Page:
Sending Greensburg warmth
When Judy Johanning heard about the tornado that ravaged Greensburg, she donated money to help.
But the Baldwin City resident wanted to do more.
"I just wanted to do something for the people," she said.
Johanning, a quilter, got to work assembling and sewing quilts for the residents of Greensburg, the town of about 1,400 that is rebuilding after the May 4 tornado reduced much of the community to ruins.
Johanning spread the word to friends, family and fellow quilters. And now, after months of work, she has created and collected more than 40 quilts. The quilts will soon make their way to Greensburg.
"I just hope that people will find comfort in these quilts and know that other people care about their loss," she said.
Johanning said she understands the challenges facing Greensburg residents. Years ago, her parents' home was destroyed in a fire.
Her initial goal for the Greensburg residents was to send 10 quilts.
"When we started, it was going to be such a small thing and it's just kind of ballooned up," said Wincel Jehle, a Baldwin City resident and member of the Maple Leaf Quilters Guild of Baldwin City.
Johanning initially brought the plan to the guild whose members gathered together to work on the quilts. Johanning's family also contributed. Her daughter assisted and a sister-in-law in Maryland sent her contribution.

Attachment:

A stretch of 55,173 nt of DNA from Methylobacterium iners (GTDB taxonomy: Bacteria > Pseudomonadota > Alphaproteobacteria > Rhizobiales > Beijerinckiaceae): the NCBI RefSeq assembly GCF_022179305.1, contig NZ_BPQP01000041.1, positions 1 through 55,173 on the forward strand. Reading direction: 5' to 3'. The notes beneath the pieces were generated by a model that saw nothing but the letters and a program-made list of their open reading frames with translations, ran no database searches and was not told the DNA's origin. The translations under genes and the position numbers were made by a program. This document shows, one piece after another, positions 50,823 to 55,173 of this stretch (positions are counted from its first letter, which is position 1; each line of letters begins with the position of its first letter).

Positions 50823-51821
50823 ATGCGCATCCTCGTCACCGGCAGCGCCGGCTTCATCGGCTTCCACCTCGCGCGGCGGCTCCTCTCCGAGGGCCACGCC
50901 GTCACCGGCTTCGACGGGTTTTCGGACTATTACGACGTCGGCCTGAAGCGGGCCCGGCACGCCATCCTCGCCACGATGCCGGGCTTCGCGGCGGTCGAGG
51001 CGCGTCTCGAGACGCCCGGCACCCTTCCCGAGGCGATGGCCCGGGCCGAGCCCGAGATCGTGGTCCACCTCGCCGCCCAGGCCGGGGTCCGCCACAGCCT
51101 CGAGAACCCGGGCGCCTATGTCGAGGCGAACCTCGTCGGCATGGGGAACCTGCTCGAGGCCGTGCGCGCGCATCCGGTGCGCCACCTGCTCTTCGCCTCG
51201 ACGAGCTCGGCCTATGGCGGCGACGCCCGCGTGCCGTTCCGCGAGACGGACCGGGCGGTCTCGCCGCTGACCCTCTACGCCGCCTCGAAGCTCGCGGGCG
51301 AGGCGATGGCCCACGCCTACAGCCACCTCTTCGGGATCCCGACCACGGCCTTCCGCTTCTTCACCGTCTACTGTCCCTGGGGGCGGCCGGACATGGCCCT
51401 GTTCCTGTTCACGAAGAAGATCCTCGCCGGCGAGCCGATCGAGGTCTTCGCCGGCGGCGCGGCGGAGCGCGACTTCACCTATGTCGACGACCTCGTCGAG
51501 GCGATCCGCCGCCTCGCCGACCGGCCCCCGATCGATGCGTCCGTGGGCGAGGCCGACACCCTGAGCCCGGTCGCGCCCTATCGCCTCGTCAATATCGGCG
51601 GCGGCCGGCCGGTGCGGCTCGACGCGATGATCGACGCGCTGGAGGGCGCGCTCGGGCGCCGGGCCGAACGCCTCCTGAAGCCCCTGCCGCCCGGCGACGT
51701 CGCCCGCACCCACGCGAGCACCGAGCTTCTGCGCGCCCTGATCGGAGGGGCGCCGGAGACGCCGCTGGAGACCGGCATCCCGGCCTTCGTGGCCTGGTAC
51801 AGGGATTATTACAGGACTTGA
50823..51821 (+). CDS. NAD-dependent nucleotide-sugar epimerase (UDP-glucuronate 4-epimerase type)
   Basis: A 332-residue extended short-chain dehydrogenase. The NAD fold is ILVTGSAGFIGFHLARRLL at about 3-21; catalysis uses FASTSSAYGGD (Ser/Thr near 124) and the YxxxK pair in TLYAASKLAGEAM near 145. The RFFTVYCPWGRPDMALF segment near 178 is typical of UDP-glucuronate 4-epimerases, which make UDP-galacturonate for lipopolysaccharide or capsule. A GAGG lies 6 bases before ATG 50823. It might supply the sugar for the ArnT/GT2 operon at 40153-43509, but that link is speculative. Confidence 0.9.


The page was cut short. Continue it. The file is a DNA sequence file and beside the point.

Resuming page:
Other helpers included Lawrence Memorial Hospital employees and members of First Church of the Nazarene.
The quilters have contacted Mary Sweet, administrator of Kiowa County Memorial Hospital, to assist in finding a way to distribute the quilts.
Sweet, whose own home was destroyed in the tornado, said the quilts will be used.
"It's getting really cold," she said. "There's always a need for blankets."
Sweet gave her own situation as an example. She wasn't able to salvage blankets in her home because small bits of insulation clung to the cloth.
"I know there's going to be a need for them," she said.
Cathy Miles, president of the Maple Leaf Quilters Guild, said she's happy to know that the gifts will fill a need.
"My feeling about a quilt is that's a hug for somebody that you can't quite touch personally," she said. "Maybe our little effort will let them know that we're proud of them and we're supporting their efforts to rebuild their town."